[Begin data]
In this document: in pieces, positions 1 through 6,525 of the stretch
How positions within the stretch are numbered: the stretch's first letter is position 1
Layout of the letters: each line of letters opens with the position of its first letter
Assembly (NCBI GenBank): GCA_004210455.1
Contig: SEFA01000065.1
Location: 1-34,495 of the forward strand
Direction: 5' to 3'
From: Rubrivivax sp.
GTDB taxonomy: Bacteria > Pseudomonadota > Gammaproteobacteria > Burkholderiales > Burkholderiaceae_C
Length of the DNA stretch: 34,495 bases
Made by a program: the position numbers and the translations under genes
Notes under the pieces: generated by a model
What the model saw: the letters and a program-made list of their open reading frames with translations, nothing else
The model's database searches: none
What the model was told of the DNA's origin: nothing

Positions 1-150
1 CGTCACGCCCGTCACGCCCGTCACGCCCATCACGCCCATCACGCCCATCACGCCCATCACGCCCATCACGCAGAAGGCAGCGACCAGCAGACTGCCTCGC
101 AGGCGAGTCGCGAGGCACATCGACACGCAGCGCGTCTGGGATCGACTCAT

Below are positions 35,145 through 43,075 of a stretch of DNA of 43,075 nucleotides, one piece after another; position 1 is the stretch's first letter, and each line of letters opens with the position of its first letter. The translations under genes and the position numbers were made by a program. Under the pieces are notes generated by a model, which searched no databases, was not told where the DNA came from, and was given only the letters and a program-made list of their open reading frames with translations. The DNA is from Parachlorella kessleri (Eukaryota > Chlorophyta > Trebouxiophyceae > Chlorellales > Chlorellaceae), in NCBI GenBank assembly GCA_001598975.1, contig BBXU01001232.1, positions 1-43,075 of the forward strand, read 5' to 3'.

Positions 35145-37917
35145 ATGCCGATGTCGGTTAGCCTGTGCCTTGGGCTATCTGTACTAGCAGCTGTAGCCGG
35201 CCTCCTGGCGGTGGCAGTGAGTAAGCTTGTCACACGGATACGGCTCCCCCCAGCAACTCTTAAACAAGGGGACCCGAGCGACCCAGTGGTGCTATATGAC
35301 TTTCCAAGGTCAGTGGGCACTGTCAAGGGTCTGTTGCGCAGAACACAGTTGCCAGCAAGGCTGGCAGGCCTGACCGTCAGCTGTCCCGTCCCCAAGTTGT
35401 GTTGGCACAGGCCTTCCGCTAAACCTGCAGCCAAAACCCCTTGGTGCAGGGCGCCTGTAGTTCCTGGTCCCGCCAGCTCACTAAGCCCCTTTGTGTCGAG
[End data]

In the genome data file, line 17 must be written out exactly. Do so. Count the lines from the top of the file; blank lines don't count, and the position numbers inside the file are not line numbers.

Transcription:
1 CGTCACGCCCGTCACGCCCGTCACGCCCATCACGCCCATCACGCCCATCACGCCCATCACGCCCATCACGCAGAAGGCAGCGACCAGCAGACTGCCTCGC